Item description for Beyond Sectarianism: Re-Imagining Church and World (Christian Mission and Modern Culture) by Philip Kenneson...
Overview Philip Kenneson suggests that the church's role in contemporary society is to serve as a "constant -society." In this model, the church is animated by a different spirit than "the world," ane the "contrast-society" model has tremendous missional promise in that its embodied life in the world is its witness to the world.
Publishers Description The church in our post-Christendom era needs different models for conceptualizing its own identity and its relationship to the rest of society. Philip Kenneson sets forth a model that suggests that the church's role in contemporary society is to serve as a "contrast-society." In this model, the church is animated by a different spirit than that which animates "the world." Moreover, the "contrast-society" model has tremendous missional promise in that its embodied life in the world is its witness to the world. Kenneson acknowledges that this model is sometimes rejected by both Christians and non-Christians because it appears to be too "sectarian." He therefore asks, What are we claiming about a particular group when we call it sectarian? He argues that critics who regard a "contrast-society" church as sectarian often operate with untenable understandings of rationality, culture, politics, religion, and critique. In a concluding chapter, Kenneson offers reflections on how moving "beyond sectarianism" allows us to see afresh some of the missional promise of the church-as-contrast-society model. Philip D. Kenneson is Assistant Professor of Theology and Philosophy at Milligan College and author of Selling Out the Church: The Dangers of Church Marketing.
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Studio: Trinity Press International
Est. Packaging Dimensions: Length: 7.2" Width: 4.7" Height: 0.4" Weight: 0.35 lbs.
Release Date Jun 1, 1999
Publisher Trinity Press International
Series Christian Mission And Modern Cul
ISBN 1563382784 ISBN13 9781563382789
Availability 1 units. Availability accurate as of Jan 16, 2017 08:22.
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More About Philip Kenneson
Philip D. Kenneson is Assistant Professor of Theology and Philosophy at Milligan College and author of Selling Out the Church: The Dangers of Church Marketing.
Philip Kenneson has published or released items in the following series...
Reviews - What do customers think about Beyond Sectarianism: Re-Imagining Church and World (Christian Mission and Modern Culture)?
Informative... but kinda pointless. May 11, 2004
I am a big fan of Kenneson, and cannot recommend enough his other books "Selling out the Church" and "Life on the Vine." However, after reading this book, I'm still scratching my head wondering, "what was the point of this book." This brief yet difficult read is full of some very informative ideas, and is written very well.
However, it seems like a waste to write a book which only serves to show us that it can indeed be a good thing to be labeled a "sect" by contemporary theologians, as well as in the circles of sociologists, political scientists, and in general, the world. Indeed, people ought not to simply dismiss something simply because it is labeled a "sect" or "cult." However, did a book really need to be written on this subject?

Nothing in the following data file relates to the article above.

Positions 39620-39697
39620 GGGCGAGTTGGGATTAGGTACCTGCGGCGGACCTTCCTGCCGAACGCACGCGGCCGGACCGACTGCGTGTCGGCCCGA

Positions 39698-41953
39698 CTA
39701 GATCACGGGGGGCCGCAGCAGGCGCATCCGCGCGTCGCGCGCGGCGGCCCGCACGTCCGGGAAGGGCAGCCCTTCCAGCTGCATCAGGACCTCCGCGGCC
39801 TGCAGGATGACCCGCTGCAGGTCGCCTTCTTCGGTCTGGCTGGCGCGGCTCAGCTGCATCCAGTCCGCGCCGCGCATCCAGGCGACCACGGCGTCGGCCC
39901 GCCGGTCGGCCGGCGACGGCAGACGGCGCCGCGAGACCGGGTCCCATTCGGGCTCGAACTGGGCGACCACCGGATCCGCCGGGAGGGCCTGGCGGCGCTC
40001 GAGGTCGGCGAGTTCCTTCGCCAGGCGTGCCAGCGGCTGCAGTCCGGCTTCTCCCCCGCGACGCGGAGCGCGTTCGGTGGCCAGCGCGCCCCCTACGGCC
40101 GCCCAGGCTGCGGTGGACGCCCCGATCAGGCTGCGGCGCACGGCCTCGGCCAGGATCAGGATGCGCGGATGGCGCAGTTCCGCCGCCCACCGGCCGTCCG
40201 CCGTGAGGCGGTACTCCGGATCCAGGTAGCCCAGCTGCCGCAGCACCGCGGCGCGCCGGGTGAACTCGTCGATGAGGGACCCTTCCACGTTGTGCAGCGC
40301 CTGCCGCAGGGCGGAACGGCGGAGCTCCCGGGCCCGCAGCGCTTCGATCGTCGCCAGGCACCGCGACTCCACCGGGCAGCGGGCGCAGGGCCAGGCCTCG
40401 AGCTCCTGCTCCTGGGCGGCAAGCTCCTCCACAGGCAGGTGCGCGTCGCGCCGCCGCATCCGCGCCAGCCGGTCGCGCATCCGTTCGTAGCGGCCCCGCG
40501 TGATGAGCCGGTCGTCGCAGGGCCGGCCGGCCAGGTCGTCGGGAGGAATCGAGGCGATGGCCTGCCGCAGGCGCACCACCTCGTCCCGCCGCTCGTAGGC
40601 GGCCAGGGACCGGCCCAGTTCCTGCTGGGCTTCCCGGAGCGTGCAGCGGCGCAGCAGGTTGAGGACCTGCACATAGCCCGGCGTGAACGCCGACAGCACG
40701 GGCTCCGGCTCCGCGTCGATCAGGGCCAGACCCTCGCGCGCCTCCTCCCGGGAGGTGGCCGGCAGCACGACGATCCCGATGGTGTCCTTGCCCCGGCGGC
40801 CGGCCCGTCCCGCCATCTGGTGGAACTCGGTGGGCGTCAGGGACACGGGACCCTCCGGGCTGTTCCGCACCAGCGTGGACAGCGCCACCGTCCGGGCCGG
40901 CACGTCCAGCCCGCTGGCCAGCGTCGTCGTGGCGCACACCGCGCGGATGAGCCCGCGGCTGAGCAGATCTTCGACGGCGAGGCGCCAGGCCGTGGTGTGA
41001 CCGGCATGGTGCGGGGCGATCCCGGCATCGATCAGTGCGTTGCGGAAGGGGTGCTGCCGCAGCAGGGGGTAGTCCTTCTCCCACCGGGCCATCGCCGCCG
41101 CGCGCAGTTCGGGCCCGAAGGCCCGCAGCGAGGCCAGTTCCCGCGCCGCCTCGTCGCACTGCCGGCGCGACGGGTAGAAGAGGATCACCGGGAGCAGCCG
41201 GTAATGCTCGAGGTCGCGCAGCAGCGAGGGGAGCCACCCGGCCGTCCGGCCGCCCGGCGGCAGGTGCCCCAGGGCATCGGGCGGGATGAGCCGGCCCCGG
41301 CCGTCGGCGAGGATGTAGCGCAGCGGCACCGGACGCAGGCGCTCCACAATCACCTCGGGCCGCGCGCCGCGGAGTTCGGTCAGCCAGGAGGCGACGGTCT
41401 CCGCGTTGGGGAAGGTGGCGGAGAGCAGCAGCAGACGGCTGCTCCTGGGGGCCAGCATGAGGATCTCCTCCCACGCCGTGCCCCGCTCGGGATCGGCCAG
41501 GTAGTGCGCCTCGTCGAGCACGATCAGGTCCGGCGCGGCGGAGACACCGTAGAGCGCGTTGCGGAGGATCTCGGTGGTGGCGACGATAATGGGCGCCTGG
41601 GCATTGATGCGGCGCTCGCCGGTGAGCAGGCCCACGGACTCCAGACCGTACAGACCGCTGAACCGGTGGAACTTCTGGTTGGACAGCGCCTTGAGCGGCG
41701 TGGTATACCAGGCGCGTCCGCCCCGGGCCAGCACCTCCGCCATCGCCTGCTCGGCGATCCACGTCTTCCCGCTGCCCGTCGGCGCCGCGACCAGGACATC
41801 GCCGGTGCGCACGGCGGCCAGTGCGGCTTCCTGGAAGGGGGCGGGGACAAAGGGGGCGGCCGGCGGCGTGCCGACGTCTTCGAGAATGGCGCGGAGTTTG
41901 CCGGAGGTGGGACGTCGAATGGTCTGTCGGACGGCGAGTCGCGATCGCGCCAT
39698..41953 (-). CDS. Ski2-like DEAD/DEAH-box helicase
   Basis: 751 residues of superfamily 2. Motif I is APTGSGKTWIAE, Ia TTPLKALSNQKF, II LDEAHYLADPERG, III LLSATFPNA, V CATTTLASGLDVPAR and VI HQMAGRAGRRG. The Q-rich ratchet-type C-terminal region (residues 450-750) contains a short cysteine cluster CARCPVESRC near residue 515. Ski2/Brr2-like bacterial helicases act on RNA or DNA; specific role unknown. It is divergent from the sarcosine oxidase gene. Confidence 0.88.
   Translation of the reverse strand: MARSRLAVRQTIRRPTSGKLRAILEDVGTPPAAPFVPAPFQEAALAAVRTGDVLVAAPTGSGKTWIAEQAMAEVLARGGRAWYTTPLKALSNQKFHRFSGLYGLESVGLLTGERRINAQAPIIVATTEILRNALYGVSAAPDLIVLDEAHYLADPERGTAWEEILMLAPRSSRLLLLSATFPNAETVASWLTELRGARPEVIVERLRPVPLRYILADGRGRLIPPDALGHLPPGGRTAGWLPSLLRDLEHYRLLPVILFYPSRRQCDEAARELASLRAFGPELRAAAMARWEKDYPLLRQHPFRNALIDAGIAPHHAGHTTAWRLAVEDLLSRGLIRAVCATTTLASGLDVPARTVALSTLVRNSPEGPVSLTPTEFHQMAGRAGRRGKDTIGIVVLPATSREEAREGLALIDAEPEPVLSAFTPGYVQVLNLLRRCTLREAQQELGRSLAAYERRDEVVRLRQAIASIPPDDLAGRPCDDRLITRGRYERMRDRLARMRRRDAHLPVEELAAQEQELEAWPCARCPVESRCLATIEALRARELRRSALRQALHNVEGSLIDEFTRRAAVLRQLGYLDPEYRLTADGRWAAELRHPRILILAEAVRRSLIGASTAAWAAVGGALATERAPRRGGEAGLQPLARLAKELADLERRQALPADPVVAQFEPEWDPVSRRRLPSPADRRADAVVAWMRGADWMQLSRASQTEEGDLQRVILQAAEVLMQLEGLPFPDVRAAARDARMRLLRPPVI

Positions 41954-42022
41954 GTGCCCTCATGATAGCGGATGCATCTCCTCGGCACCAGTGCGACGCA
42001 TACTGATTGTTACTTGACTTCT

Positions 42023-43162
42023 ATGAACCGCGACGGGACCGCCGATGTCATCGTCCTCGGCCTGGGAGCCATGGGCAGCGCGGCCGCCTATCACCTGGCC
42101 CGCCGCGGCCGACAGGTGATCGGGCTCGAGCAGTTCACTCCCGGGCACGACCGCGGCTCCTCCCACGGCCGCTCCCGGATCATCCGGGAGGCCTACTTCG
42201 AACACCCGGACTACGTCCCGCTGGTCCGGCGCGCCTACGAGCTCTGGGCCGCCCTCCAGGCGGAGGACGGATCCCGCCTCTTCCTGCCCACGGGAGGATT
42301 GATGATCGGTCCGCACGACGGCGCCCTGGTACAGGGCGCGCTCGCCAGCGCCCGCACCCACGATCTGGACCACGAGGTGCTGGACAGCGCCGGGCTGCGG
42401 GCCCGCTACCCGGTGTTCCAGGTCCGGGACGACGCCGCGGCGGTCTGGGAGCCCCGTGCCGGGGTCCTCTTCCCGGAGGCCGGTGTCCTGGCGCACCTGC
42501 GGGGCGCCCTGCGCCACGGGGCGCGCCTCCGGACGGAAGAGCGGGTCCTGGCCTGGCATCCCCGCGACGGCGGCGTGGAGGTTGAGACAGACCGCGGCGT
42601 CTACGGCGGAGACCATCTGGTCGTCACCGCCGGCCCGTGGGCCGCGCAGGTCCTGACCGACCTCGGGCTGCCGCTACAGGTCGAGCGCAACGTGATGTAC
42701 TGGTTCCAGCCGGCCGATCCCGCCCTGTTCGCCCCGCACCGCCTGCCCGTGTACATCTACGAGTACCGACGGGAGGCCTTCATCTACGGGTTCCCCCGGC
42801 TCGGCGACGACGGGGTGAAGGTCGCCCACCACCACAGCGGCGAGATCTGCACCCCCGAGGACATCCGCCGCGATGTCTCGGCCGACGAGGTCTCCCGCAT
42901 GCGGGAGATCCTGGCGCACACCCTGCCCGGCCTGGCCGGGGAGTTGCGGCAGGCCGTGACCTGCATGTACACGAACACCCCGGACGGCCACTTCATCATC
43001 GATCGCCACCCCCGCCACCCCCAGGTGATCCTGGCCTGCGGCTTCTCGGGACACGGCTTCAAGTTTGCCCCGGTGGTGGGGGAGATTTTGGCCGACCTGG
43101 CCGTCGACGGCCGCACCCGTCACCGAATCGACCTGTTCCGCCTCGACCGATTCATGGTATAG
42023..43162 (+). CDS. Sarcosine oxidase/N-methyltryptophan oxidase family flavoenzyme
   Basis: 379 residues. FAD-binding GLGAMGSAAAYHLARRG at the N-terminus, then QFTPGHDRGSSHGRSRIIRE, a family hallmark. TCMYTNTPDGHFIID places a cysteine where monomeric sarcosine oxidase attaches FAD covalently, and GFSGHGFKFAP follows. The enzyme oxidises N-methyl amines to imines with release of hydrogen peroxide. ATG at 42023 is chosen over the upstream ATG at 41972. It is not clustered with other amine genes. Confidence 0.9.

If a community of individuals are truly embodying the narrative of the Scriptures, as Kenneson so hopes people will do, then should they not expect to have slanderous words hurled at them, and to be misunderstood? Kenneson states: "any attempt to put forward a constructive and positive sense of sectarianism will have to overcome the pejorative connotations that have accrued to the term over the years and that continue to accrue to it in its various contexts. Given this complicated and confused situation, perhaps Christians and non-Christians alike might eschew the language of sectarianism altogether, choosing instead to find other ways of describing what they find commendable or objectionable." (p 33)
The above quote nicely summarizes what Kenneson tries to do in this book, and he formulates his argument very nicely. But there does seem to be a blind spot in it. Christ said those who would faithfully embody the gospel would indeed suffer persecution. So, why is Kenneson so shocked that Christian communities are dismissed for simply being the contrast-society Christ called them to be? Why write a book that essentially asks the world in essence to, 'pick other words to label us with'?
Sends "The Sectarian Temptation" to the Dumpster! Oct 26, 1999
Phil Kenneson has done a marvellous job presenting a sorely needed argument against the 'sectarian' caricature of Christians seeking a distinctively *Christian* social witness. The mesmerising abstractions used to dismiss those persuaded or influenced by postliberal theology are thoroughly dealt with by Kenneson. He shows the genealogy of the 'sectarian' pejorative as well as the inconsistencies and 'performative contradictions' of those who hurl it - typically the more respectable 'sectarians' of secular modernity - but, in their own terms, 'sectarians' nonetheless! His book also provides a useful primer to the church as 'alternative community' or 'contrast society' argument. The bibliography contains helpful references to follow up. A great addition to a brilliant series - check out also, Barry Harvey's ANOTHER CITY and Jonathan Wilson's LIVING FAITHFULLY IN A FRAGMENTED WORLD in that series.